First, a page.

3. Mass of $m/6$ placed at $\vec{r}_3 = (c_x, c_y+r_y, c_z)$
  4. Mass of $m/6$ placed at $\vec{r}_4 = (c_x, c_y-r_y, c_z)$
  5. Mass of $m/6$ placed at $\vec{r}_5 = (c_x, c_y, c_z+r_z)$
  6. Mass of $m/6$ placed at $\vec{r}_6 = (c_x, c_y, c_z-r_z)$

with

$$ r_x = \sqrt{ \frac{3 (I_{yy}+I_{zz}-I_{xx})}{2\;m} } $$ $$ r_y = \sqrt{ \frac{3 (I_{zz}+I_{xx}-I_{yy})}{2\;m} } $$ $$ r_z = \sqrt{ \frac{3 (I_{xx}+I_{yy}-I_{zz})}{2\;m} } $$

Proof

From the summation of masses and position it is easy to deduce that the center of gravity and mass is preserved.

To show that the inertia matrix matches we much show that

$$ I_c = (\mbox{Inertia of 1}+\mbox{Inertia of 2})+(\mbox{Inertia of 3}+\mbox{Inertia of 4})+(\mbox{Inertia of 5}+\mbox{Inertia of 6})$$

$$ I_c = (-\frac{m}{6} \begin{pmatrix} 0&0&0\\0&0&-r_x\\0&r_x&0\end{pmatrix}\begin{pmatrix} 0&0&0\\0&0&-r_x\\0&r_x&0\end{pmatrix}-\frac{m}{6} \begin{pmatrix} 0&0&0\\0&0&r_x\\0&-r_x&0\end{pmatrix}\begin{pmatrix} 0&0&0\\0&0&r_x\\0&-r_x&0\end{pmatrix})+(\ldots)+(\ldots)$$

$$ \begin{pmatrix} I_{xx} & 0 & \\ 0 & I_{yy} & 0 \\ 0 & 0 & I_{zz} \end{pmatrix} = \begin{pmatrix} 0 & 0 & \\ 0 & \frac{m}{3} r_x^2 & 0 \\ 0 & 0 & \frac{m}{3} r_x^2 \end{pmatrix}+\begin{pmatrix} \frac{m}{3} r_y^2 & 0 & \\ 0 & 0 & 0 \\ 0 & 0 & \frac{m}{3} r_y^2 \end{pmatrix} + \begin{pmatrix} \frac{m}{3} r_z^2 & 0 & \\ 0 & \frac{m}{3} r_z^2 & 0 \\ 0 & 0 & 0 \end{pmatrix} $$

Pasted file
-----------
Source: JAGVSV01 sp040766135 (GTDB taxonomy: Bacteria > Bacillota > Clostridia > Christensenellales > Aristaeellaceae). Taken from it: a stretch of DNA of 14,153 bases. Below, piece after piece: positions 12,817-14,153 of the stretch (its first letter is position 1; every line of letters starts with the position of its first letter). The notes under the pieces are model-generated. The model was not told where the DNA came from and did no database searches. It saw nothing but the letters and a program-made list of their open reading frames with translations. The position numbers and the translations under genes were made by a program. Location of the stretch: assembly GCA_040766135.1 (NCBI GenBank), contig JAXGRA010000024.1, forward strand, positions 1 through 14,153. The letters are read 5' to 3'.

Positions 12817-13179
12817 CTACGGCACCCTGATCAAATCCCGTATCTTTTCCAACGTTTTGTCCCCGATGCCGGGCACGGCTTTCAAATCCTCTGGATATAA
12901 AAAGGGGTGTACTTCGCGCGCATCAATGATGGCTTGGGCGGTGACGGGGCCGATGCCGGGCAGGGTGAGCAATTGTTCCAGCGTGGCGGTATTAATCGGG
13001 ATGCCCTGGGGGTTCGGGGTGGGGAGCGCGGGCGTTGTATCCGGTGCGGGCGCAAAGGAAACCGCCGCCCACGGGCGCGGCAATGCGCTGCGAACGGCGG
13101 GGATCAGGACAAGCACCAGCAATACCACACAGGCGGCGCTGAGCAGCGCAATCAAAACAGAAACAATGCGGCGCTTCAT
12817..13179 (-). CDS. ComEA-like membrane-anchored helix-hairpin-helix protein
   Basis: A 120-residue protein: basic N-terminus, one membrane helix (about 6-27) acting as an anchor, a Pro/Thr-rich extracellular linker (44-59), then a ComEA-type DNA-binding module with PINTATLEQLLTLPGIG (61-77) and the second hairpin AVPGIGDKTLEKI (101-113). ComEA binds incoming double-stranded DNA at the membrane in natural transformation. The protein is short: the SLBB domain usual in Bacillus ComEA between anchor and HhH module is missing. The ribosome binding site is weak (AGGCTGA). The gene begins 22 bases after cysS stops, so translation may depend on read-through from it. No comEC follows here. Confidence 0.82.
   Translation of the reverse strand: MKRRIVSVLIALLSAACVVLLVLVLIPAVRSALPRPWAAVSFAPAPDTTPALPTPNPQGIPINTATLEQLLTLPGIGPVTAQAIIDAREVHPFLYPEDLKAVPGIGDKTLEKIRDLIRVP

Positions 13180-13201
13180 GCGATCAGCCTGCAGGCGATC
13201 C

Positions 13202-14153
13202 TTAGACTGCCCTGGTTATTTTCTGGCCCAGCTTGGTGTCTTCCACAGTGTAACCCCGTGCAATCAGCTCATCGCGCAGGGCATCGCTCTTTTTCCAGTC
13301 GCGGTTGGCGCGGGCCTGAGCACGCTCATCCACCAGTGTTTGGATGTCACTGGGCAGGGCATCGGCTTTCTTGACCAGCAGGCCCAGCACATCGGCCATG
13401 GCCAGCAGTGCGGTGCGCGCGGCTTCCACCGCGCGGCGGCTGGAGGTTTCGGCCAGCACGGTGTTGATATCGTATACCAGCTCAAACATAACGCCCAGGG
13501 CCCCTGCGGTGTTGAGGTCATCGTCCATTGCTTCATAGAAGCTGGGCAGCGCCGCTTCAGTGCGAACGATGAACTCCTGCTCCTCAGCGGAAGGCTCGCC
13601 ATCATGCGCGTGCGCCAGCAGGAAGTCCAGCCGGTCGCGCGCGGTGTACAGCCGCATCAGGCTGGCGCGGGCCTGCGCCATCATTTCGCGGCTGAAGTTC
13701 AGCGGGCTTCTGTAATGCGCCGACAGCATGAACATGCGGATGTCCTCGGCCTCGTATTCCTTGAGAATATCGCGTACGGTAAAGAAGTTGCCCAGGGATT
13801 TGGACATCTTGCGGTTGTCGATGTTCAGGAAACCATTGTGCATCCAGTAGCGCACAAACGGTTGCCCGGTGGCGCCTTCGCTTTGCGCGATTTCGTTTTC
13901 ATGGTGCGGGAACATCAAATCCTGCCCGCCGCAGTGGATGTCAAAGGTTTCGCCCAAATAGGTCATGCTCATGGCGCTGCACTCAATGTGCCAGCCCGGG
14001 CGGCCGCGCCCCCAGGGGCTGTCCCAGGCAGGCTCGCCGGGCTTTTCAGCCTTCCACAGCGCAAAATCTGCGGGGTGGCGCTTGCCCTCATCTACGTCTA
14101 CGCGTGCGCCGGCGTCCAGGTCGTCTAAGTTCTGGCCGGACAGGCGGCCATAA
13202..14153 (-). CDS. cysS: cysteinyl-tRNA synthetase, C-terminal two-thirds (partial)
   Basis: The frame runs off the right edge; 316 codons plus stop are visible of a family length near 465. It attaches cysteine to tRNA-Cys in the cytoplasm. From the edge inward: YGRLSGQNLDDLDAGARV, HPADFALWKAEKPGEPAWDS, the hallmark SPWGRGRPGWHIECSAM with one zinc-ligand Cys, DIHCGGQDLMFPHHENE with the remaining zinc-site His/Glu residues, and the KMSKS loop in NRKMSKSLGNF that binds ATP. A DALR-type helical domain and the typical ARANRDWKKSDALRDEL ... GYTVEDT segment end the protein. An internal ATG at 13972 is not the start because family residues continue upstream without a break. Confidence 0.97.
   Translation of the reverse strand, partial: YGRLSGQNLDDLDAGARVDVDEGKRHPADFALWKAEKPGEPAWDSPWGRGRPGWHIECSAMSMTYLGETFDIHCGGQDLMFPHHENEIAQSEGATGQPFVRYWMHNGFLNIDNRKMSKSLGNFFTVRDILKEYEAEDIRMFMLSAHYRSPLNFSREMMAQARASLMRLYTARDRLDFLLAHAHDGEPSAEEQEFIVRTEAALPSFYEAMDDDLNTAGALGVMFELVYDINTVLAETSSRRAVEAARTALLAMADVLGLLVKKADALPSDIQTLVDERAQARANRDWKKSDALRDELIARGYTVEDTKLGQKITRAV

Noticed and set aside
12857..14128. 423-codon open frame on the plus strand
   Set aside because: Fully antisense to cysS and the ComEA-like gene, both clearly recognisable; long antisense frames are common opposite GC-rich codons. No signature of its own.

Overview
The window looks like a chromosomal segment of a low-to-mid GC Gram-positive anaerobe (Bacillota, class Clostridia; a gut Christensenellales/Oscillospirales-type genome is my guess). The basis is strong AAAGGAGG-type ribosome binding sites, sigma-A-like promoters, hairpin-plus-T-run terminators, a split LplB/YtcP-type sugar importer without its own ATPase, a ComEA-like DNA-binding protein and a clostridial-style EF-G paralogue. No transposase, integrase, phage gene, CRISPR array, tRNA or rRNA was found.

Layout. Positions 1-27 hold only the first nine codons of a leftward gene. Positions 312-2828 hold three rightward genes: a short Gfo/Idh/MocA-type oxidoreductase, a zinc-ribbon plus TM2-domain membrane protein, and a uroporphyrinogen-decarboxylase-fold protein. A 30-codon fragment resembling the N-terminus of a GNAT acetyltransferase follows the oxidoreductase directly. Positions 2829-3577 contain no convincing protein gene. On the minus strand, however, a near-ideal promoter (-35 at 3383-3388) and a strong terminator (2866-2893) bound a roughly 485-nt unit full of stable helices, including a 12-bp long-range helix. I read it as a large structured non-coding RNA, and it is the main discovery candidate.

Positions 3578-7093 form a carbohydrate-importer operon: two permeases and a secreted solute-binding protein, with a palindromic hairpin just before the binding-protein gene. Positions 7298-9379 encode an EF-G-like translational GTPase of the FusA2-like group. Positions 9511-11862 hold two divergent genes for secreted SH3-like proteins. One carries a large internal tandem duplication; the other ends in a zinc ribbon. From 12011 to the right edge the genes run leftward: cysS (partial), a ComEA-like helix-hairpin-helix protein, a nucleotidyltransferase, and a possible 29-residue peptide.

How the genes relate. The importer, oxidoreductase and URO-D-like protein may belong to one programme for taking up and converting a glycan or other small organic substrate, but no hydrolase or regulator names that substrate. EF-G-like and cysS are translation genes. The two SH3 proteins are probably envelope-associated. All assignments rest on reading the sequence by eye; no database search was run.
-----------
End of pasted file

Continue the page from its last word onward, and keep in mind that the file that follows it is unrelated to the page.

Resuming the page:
$$ \begin{pmatrix} I_{xx} & 0 & \\ 0 & I_{yy} & 0 \\ 0 & 0 & I_{zz} \end{pmatrix} = \begin{pmatrix} \frac{m}{3} (r_y^2+r_z^2) & 0 & \\ 0 & \frac{m}{3} (r_z^2+r_x^2) & 0 \\ 0 & 0 & \frac{m}{3} (r_x^2+r_y^2) \end{pmatrix} $$

Which is solved when the relationships for $r_x$, $r_y$ and $r_z$ are used.

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This shows that you can do it with 6 points masses, but it doesn't prove that it is impossible with less than 6, does it? –  Michiel Jun 6 '13 at 5:18
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Very nice explanation. I actually got this far myself. I wrote myself some python code that can calculate the locations of those 6 points. I don't think it is an optimal solution though. –  Hammer Jun 6 '13 at 5:51